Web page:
Wednesday, January 18, 2017
As scientists work to predict how climate change may affect hurricanes, droughts, floods, blizzards and other severe weather, there’s one area that’s been overlooked: mild weather. But no more.
Tuesday, November 22, 2016
For the first time, NOAA and partner scientists have connected the concentration of human-caused carbon dioxide in waters off the U.S. Pacific coast to the dissolving of shells of microscopic marine sea snails called pteropods.
Thursday, November 17, 2016
A new weather forecasting tool could soon find itself part of the day-to-day operations of NOAA's National Weather Service (NWS).
The instrument, called Atmospheric Emitted Radiance Interferometer, or AERI, measures temperature, water vapor and trace gases (like ozone, carbon monoxide and methane) in the lowest layer of Earth’s atmosphere, the troposphere. Now, an AERI project led by Tim Wagner, a scientist with NOAA’s Cooperative Institute for Meteorological Satellite Studies (CIMSS) at the University of Wisconsin–Madison, has received funding through NOAA’s Joint Technology Transfer Program.
Tuesday, November 15, 2016
Scientists studying coral reefs in volcanically acidified water of the southwestern Pacific Ocean measured a net loss of coral reef skeletons due to increased bio-erosion, according to new research by NOAA, the Cooperative Institute for Marine and Atmospheric Studies (CIMAS) and Australian scientists.
Monday, October 31, 2016
Wednesday, October 26, 2016
We caught up with James Overland, oceanographer at NOAA’s Pacific Marine Environmental Lab, to hear about his latest research on whether Arctic warming is fueling more severe winter weather in the mid-latitudes, the temperate zone of the Earth between the tropics and the Arctic, and the part of the United States where most Americans live.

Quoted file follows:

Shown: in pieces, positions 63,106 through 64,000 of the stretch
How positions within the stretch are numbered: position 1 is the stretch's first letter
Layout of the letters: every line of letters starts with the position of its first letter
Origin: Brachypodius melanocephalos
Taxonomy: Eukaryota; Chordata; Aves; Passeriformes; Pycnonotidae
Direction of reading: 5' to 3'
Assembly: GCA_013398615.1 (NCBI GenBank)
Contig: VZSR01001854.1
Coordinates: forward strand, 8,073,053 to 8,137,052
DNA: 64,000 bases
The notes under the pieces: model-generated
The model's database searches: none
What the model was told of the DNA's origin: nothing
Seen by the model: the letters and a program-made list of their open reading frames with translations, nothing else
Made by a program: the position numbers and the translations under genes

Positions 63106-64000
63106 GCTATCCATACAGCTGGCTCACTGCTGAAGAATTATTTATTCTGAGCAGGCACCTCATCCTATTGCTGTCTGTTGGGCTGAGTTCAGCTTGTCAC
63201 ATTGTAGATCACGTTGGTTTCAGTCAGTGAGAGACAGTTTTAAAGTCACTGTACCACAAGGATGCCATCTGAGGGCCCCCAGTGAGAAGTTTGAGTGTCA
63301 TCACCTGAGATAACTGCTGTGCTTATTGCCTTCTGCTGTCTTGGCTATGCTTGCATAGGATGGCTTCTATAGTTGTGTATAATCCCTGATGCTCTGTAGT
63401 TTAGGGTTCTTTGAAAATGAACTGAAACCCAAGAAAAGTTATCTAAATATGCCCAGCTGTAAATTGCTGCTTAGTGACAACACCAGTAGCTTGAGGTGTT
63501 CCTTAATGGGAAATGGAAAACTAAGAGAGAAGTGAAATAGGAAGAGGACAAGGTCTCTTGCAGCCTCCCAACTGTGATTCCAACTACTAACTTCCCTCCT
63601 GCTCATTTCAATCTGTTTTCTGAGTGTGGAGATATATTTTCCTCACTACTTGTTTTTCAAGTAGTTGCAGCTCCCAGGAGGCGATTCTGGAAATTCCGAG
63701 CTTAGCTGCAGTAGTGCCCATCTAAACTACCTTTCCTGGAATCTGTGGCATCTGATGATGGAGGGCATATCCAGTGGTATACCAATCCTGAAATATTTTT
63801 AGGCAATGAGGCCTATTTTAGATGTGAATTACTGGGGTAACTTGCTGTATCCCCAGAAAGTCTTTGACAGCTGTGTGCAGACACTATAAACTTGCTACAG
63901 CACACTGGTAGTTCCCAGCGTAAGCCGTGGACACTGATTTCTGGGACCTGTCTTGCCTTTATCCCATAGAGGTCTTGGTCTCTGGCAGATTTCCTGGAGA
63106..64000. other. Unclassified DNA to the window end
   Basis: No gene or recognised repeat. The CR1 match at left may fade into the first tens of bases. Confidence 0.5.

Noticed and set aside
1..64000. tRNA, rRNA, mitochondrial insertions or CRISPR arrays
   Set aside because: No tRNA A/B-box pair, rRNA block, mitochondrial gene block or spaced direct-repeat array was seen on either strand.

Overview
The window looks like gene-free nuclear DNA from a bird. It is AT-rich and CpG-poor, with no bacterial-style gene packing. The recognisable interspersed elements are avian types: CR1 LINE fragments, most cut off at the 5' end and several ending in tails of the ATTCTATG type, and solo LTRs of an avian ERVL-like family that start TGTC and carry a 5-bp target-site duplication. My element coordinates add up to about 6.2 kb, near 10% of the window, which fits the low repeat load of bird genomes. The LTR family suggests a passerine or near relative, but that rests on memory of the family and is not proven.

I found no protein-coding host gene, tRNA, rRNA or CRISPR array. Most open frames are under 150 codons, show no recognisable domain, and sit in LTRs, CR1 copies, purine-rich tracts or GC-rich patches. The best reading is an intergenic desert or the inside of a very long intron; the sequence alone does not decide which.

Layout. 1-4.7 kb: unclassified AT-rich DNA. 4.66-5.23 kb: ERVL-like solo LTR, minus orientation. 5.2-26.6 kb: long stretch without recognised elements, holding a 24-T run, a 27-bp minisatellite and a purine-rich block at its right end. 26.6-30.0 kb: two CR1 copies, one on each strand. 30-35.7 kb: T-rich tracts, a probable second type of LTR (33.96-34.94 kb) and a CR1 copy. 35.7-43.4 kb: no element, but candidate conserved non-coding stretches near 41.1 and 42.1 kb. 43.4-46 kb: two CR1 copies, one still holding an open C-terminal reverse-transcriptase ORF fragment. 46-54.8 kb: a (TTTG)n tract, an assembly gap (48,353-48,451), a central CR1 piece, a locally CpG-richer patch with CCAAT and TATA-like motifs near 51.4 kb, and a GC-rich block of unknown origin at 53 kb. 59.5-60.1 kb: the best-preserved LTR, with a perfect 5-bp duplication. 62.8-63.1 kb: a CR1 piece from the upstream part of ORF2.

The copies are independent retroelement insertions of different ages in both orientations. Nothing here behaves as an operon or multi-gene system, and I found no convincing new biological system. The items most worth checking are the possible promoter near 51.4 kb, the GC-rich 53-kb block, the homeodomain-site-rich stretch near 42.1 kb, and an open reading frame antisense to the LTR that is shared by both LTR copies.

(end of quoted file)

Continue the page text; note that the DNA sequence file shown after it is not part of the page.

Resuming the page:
Tuesday, October 25, 2016
The hole in the Earth’s ozone layer that forms over Antarctica each September grew to about 8.9 million square miles in 2016 before starting to recover, according to scientists from NOAA and NASA who monitor the annual phenomenon.
Monday, October 24, 2016
NOAA Research today announced $6 million in funding to get scientific and technological advances from the government and academia to NOAA’s National Weather Service (NWS) more rapidly, improving severe weather and water hazards forecasting.
Wednesday, October 5, 2016
Methane emissions from fossil fuel development around the world are up to 60 percent greater than estimated by previous studies, according to new research led by scientists from NOAA and CIRES. The study found that fossil fuel activities contribute between 132 million and 165 million tons of the 623 million tons of methane emitted by all sources every year. That’s about 20 to 25 percent of total global methane emissions, and 20 to 60 percent more than previous studies estimated.
Monday, October 3, 2016
Carbon dioxide levels in the Earth’s atmosphere passed a troubling milestone for good this summer, locking in levels of the heat-trapping gas not seen for millions of years.
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